A computer has been one of the greatest inventions of mankind among other inventions since the foundation of science began. Its development was the result of years and years of long experiments spanning roughly a hundred years by not just one man, but many. The development of computers as it is today is an ongoing process and always will be. Computers, as simple as they may now seem to computer experts, have a complex set of underlying systems. Multiple disciplines in both computer studies and electronics are needed to fully understand them. After all, the computer itself is subdivided into branches just like science itself.
While other technological inventions may have already been developed before the founding of science, “technology” is not yet a proper term for such. The word technology, after all, is always correlated with science, and both science and technology are mutually inclusive, strictly speaking in terminology. Today’s computers, as advanced as they may seem, have had their origins in humble beginnings.
How did the computer start?
Abacus, the oldest form of calculator, has been recorded to be in use since the earliest civilizations estimated around 1000 and 500 BCE. C., only to be adopted in other parts of the world. The idea of how a computer algorithm does its arithmetic was based on this, on logic. Soon after, already in the 1820s, in the personification of Charles Babbage, dubbed as one of the fathers of the modern computer, he developed ideas about how computers should do their calculations, initially known as the differential engine, later developed to become what is known as the analytical engine. Although Charles Babbage, due to funding problems, did not see his ideas come to fruition during his lifetime, it is his younger son, Henry Babbage, who did so in 1910 based on his own. However, this primitive form of computer is not as advanced as we see in today’s computers.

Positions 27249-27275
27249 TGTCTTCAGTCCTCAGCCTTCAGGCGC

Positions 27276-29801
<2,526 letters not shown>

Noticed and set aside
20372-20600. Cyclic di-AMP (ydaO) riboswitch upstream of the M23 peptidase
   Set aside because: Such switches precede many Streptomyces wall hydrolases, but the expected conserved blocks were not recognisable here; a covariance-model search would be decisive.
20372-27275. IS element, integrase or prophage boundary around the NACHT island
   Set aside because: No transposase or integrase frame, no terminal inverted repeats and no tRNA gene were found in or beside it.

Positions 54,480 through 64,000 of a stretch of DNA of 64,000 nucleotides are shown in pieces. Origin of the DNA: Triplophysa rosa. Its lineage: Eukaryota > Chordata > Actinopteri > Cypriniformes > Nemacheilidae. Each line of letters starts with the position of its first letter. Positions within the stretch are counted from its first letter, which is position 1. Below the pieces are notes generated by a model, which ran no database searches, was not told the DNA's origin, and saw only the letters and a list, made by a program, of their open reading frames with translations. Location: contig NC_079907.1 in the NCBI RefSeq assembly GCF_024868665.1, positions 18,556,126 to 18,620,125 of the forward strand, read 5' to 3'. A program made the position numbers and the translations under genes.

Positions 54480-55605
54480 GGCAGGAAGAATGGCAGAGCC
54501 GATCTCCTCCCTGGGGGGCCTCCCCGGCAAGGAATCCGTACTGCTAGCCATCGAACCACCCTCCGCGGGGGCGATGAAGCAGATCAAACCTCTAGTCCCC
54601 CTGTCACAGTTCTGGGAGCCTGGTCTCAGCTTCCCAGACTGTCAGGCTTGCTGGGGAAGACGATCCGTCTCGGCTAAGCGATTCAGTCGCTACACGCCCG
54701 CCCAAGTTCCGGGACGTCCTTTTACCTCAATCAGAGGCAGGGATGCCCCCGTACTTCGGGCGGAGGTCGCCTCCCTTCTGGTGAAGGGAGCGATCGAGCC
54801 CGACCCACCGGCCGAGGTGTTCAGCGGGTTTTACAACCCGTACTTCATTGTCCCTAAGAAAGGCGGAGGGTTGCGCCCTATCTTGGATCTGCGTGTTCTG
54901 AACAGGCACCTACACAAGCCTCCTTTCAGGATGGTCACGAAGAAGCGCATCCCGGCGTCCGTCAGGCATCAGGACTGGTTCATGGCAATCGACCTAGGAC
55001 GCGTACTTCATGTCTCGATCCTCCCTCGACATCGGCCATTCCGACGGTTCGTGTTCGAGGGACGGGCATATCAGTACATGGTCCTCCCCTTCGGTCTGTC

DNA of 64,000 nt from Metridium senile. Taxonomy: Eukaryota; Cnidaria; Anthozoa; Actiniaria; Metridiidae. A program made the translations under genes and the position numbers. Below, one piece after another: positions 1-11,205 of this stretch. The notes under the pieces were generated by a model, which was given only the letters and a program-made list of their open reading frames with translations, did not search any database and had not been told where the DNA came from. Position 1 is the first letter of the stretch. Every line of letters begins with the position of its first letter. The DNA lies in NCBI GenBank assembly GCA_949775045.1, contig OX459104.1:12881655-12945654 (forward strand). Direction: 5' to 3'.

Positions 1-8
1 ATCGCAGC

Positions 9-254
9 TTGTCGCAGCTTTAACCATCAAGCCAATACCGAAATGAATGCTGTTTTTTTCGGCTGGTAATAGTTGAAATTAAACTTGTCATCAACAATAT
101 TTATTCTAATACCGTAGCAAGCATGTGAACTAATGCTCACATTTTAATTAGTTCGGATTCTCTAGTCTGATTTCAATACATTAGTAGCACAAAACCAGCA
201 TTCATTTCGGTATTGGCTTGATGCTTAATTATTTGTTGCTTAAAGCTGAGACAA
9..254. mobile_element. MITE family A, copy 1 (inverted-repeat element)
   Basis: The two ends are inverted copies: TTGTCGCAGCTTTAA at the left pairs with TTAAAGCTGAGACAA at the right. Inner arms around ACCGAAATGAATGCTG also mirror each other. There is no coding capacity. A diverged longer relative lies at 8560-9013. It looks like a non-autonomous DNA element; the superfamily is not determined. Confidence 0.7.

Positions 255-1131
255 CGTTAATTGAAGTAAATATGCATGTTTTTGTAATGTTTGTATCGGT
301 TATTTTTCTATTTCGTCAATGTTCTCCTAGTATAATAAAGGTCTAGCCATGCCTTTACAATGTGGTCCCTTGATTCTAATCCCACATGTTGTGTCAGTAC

The idea of the need to do the calculation on our behalf as a man, hence the word ‘computer’, arose from the need to handle complex problems and perform complex calculations that are difficult and require more time for man to handle. Especially true during the times of the industrialization era and the great world war where the need for such arose. How a computer behaves is what is in a library of a computer.
The development of the computer has grown a lot since Charles Babbage laid the foundation, as he was inspired by the existing “technologies” of his time. From names of people of the past who were important in the founding of computers like Ada Lovelace, Konrad Zuse, Alan Turing, John Atanasoff and Clifford Berry, Howard Aiken and Grace Hopper, etc., to the names of today’s computer giants like William Gates, Steve Wozniak and Steve Jobs, among others, today’s computers are bigger in function than in size and have found a place in everyone’s life, both in business and personal use.
How do people use computers in their daily lives?